High cattle prices have not flowed through to profits

High cattle prices have not flowed through to profits

Stock and Land Beef

Beef's sobering zero return on assets sends a message.


DROUGHT and increased input costs have delivered a never-before-seen average return on assets of zero for beef producers in the last financial year under leading economic analysis by agriculture consultants RCS Australia.

The organisation’s Profit Probe benchmarking draws on the longest-running data sets in the Australian beef industry and shows that spend-ups with record cattle price money were not reigned in enough to offset the effects of drought and market decline.

ROA has declined for four years in a row, emphasising the low relationship between profit and price received, RCS’s chairman David McLean said.

Profit Probe results for 2017/18 showed that while the top 20 per cent of beef businesses, as ranked by profitability, had a 4.2pc ROA, the average hit zero, a significant drop on the previous low of .2pc in 2012/13.

Producers have tightened the belt - the average cost of production (direct and overhead costs only) declined by $0.12 a kilogram to $1.58/kg, with the top 20pc at $1.18/kg - but it wasn’t enough to offset the effects of a season that went pear-shaped quickly and a very rapid decline in the market.

The cattle market slumped 25pc, from a peak of $3.22/kg for average price received liveweight in 2017 to $2.66/kg, the RCS work showed.

“A risk for a lot of businesses is they assume high prices will give them breathing space. What this result shows is there isn’t as much breathing space as some may think,” Mr McLean said.

He believes some of the cost creep was genuine catch-up repair and maintenance, some came from an increase in input costs as suppliers saw a rising cattle market  and some was simply more relaxed spending and snuck in almost unnoticed.

For the vast majority, there were definitely elements in COP that could be shifted, he said.

In presenting the benchmarking results at industry events in Queensland and Northern NSW, Mr McLean urged producers to consider the fact the cattle market was now much more volatile than it ever has been historically.

SOBERING MESSAGE: RCS’s chairman David McLean presenting the latest beef economic benchmarking results.

SOBERING MESSAGE: RCS’s chairman David McLean presenting the latest beef economic benchmarking results.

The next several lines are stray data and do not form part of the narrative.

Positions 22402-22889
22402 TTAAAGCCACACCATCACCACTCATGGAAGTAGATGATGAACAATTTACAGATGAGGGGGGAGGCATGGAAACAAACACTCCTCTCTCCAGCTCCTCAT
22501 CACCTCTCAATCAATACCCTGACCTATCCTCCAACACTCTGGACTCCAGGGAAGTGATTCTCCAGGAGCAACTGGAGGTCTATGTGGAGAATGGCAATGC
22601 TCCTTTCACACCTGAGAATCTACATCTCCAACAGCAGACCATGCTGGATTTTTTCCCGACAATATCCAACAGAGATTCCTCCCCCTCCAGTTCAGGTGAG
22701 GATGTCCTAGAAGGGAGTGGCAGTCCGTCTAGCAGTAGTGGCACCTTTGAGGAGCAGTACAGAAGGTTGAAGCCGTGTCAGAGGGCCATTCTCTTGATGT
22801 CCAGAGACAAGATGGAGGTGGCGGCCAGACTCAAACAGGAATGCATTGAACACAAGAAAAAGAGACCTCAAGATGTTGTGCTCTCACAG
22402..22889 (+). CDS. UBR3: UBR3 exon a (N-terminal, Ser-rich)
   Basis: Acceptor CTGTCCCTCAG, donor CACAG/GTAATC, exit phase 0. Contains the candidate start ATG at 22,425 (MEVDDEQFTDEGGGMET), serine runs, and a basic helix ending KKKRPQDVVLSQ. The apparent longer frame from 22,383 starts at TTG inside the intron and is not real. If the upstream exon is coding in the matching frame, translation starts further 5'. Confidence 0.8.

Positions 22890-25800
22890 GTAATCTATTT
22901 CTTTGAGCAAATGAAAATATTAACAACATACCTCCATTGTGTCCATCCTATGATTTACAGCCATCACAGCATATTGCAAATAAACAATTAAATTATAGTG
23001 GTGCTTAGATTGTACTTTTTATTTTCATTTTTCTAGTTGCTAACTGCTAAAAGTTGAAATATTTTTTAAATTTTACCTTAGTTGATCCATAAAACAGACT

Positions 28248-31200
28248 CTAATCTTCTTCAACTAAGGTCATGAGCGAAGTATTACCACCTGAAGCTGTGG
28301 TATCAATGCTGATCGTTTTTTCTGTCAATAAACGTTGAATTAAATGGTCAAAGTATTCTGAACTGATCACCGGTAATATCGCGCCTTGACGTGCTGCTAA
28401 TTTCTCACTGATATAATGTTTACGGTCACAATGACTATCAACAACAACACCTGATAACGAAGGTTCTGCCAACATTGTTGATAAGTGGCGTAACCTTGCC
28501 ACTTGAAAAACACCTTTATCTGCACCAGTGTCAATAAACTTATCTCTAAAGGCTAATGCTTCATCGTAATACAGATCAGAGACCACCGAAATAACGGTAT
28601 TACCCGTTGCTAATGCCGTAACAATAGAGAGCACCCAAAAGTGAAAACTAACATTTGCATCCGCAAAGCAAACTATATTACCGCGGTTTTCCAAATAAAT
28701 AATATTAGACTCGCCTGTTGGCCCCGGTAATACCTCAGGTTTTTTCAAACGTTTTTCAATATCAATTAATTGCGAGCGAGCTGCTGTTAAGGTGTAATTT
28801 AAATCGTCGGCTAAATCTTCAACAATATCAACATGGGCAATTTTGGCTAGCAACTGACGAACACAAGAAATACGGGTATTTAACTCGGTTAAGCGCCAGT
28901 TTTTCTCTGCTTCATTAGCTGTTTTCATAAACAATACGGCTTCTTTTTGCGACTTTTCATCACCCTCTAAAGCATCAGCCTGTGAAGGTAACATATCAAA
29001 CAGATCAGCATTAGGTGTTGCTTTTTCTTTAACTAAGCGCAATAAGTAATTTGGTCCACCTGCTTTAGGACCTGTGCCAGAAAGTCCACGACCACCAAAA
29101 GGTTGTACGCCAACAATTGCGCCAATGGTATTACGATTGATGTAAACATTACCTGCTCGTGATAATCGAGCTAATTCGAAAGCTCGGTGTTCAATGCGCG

“Be careful of spending profits which haven’t yet been earned,” he said.

“We had 15 years where the Eastern Young Cattle Indicator didn’t shift much more than 100 cents a kilogram.

“Now we see 100c/kg fluctuations in the space of a few months.”

There were are many drivers behind that but the bottom line was a beef producer cannot control it and now has to factor in the impact of that on their strategies, he said.

Effectively, the rules of the game have shifted.

RCS’s advice: COP is the number to be concerned with.

“It takes out the noise around prices and is a lovely indicator of how much resilience your business has to absorb price fluctuations,” Mr McLean said.

Unfortunately, an extremely low number of producers know their COP.

“It requires records and data collection - however producers keep a lot of records they don’t use,” Mr McLean said.

“When you understand how to use the information in these records, you can make more timely decisions with less stress involved, in multiple parts of the business.”

The big implication from a zero ROA is the indication beef business structures are not in a position to handle the new norm of price fluctuations, according to Mr McLean.

“It’s time to start considering what strategies can be put in place to manage greater variability in seasons and price,” he said.

The story High cattle prices have not flowed through to profits first appeared on Farm Online.


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